There is something sterile about the textbook definition of IVF – “a form of assisted reproduction where the eggs from a woman are extracted under anaesthetic and placed in a culture dish with thousands of sperm, allowing the process of fertilisation to take place.”
For its proponents, IVF is a profound gift from science to humanity – it gives infertile couples and single parents an opportunity to have a child. For its detractors,represents the intrusion of technology into procreation, the most sacred area of human experience. It evokes Huxley’s nightmarish vision of children decanted in vats and the disappearance of motherhood.
These conflicting perspectives are brought to life in Kylie Trounson’s Melbourne Theatre Company play The Waiting Room. The play is an admirable attempt to capture the emotional and moral dimensions of IVF.
The complexities of IVF
The play is rather peculiar – philosophical yet comical, polemical yet absurd. Kylie Trounson – the daughter of IVF pioneer Alan Trouson – interweaves reflections on her own life and her father’s life with stories of couples desperately seeking IVF treatment. In the midst of this there’s also significant philosophical musing – about the ethics of IVF, human participation in creation, and Frankenstein concerns about ‘playing God’. Surprisingly Trounson engages in quite a sophisticated theatrical dialogue with the two chief opponents of IVF – feminists and the Catholic Church.
The complexity of the script is perhaps a weakness. “Dramaturgically, it bites off more than it can chew”, observed SMH’s Cameron Woodhead. And at times didactic monologues from Kylie Trouson – who has inserted herself as a prominent character in the script – get in the way of hilariously wacky dialogue, powerful drama and a stellar cast.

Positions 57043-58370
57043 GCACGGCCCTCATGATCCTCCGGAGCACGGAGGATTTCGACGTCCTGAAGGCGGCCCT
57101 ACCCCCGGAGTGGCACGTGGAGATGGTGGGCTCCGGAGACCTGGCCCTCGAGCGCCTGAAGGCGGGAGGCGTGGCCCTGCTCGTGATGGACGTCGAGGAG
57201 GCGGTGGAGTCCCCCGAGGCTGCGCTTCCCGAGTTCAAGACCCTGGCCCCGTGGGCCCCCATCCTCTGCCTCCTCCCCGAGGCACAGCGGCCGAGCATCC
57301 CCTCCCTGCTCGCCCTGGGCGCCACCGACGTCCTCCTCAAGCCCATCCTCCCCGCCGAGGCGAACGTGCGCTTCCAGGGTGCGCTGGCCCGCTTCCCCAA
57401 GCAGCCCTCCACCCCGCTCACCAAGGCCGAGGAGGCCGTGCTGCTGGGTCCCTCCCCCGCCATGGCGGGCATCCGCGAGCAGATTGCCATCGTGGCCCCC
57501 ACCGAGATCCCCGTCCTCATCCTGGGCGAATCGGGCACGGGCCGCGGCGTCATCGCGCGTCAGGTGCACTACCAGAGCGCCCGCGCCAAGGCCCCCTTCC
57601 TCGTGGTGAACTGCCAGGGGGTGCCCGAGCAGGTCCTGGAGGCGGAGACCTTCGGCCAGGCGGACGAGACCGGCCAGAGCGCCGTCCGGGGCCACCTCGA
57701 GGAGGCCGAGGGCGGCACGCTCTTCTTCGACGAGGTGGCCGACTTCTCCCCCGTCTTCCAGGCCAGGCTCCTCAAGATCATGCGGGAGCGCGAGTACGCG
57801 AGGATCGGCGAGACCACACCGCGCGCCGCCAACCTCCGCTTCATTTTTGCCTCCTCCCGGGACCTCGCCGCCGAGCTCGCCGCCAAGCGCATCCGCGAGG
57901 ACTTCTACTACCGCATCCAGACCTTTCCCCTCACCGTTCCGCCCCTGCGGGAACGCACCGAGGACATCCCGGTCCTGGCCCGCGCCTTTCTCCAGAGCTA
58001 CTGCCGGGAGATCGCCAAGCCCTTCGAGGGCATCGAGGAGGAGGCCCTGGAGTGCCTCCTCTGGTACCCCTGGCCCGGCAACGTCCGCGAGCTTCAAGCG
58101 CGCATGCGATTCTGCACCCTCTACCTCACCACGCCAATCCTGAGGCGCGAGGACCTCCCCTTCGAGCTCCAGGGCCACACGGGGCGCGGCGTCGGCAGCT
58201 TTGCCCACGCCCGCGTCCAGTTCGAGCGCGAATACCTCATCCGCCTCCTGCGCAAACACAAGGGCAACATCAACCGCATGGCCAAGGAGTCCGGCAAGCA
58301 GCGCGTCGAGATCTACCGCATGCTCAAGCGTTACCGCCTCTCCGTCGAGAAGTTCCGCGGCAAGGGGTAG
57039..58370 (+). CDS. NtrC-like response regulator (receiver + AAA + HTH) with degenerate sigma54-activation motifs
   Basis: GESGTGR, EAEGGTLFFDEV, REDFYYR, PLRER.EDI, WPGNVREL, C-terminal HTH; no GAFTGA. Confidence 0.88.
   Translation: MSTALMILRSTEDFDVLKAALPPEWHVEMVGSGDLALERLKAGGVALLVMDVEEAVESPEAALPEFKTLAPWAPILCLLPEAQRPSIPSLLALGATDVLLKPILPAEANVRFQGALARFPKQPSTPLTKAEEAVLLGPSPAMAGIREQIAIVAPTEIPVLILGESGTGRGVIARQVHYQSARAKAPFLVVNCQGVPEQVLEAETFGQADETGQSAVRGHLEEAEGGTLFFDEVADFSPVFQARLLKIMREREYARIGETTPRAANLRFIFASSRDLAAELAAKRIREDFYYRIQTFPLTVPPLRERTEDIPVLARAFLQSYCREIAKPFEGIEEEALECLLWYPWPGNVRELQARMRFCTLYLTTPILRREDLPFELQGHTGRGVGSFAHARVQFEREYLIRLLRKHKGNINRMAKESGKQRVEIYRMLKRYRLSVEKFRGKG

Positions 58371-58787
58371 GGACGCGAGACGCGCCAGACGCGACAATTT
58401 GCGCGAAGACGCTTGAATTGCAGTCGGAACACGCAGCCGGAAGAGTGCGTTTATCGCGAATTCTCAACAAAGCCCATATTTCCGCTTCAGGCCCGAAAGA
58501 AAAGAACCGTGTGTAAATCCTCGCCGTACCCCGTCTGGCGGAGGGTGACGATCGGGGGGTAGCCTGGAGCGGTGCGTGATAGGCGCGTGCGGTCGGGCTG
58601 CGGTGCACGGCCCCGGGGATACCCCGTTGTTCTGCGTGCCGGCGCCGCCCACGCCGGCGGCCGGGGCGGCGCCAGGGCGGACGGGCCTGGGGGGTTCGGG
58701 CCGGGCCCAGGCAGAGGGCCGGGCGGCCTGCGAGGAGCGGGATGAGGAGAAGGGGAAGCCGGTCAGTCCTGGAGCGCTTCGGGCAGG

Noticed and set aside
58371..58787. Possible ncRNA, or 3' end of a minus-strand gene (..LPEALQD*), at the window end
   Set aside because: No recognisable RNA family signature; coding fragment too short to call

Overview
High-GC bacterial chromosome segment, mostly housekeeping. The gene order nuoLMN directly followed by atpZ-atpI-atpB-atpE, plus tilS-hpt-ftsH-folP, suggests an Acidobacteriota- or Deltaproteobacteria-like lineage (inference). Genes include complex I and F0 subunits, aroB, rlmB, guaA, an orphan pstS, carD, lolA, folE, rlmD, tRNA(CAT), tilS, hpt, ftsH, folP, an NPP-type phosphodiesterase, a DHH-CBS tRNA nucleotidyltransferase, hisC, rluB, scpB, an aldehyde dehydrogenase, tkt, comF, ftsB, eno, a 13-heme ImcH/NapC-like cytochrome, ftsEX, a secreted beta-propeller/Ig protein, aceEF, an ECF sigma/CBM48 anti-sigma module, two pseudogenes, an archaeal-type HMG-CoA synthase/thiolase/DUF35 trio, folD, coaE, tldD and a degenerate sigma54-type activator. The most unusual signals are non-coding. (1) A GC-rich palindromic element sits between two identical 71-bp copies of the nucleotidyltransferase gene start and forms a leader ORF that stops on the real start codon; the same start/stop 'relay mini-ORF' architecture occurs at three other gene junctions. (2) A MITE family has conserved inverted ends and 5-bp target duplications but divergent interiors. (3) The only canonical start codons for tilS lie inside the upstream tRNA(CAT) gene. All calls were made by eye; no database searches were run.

A human drama
Nevertheless, I think there is a lot that can be said for Trounson’s imaginative reworking of the history of IVF in Australia. IVF was a sociological turning point in 20th century history, challenging yet not fully eliminating what were taken to be immutable limitations on human procreation. And there is something about this sociological phenomenon that cannot be captured by clinical analysis. IVF is a drama that countless couples go through, and to differing degrees of success (the success rate for an average IVF cycle is estimated to be somewhere between 30-50%). It’s painful, often traumatic, and uncertain. Sometimes it ends in joy, sometimes in despair. As Trounson deftly depicts, there is something absurd in the contingency of the whole process. Both couples in the play remain childless after their IVF cycles. And to tell the story otherwise, as Trounsen herself states, would be disingenuous.
At least one IVF pioneer is concerned about the gross commercialisation of the IVF industry in the Western world. Trounson shares this concern, and parodies the pristine and deceptively salubrious IVF clinics of the 21st century. A character sits down in the waiting room and is handed an iPad with the profiles of different sperm donors. The blond-haired 39-year-old Brazilian architect is sold out, but the bohemian 30-something folklorist is still in stock. Raphaelo – one the play’s protagonists –has just arrived at the clinic with his partner, and immediately ridicules the affected title of the clinic, ‘New Hope’.
In the midst of all of this, the story of Alan Trouson and Carl Wood, two scientists determined to give infertile couples the opportunity to conceive, is favourably portrayed. Kylie Trounson is by no means a foe of IVF.
Yet she clearly recognizes a technological solution to childlessness is complex. IVF is not merely a scientific endeavour or a commercial enterprise. It is a deeply personal, often trying, experience. Procreating children is different from buying a new fridge.
At one point in the play, the now-deceased Catholic bioethicist Nick Tonti-Filipini makes an appearance. Tonti-Filipini, charitably portaryed by Trouson, describes sex as “sacramental”. Today this idea might sound unrealistically poetic at best, stupidly naive at worst. Yet surprisingly The Waiting Room gives unwitting witness to the sacredness of sex and , and questions crudely commercial approaches to the anguish of infertility.
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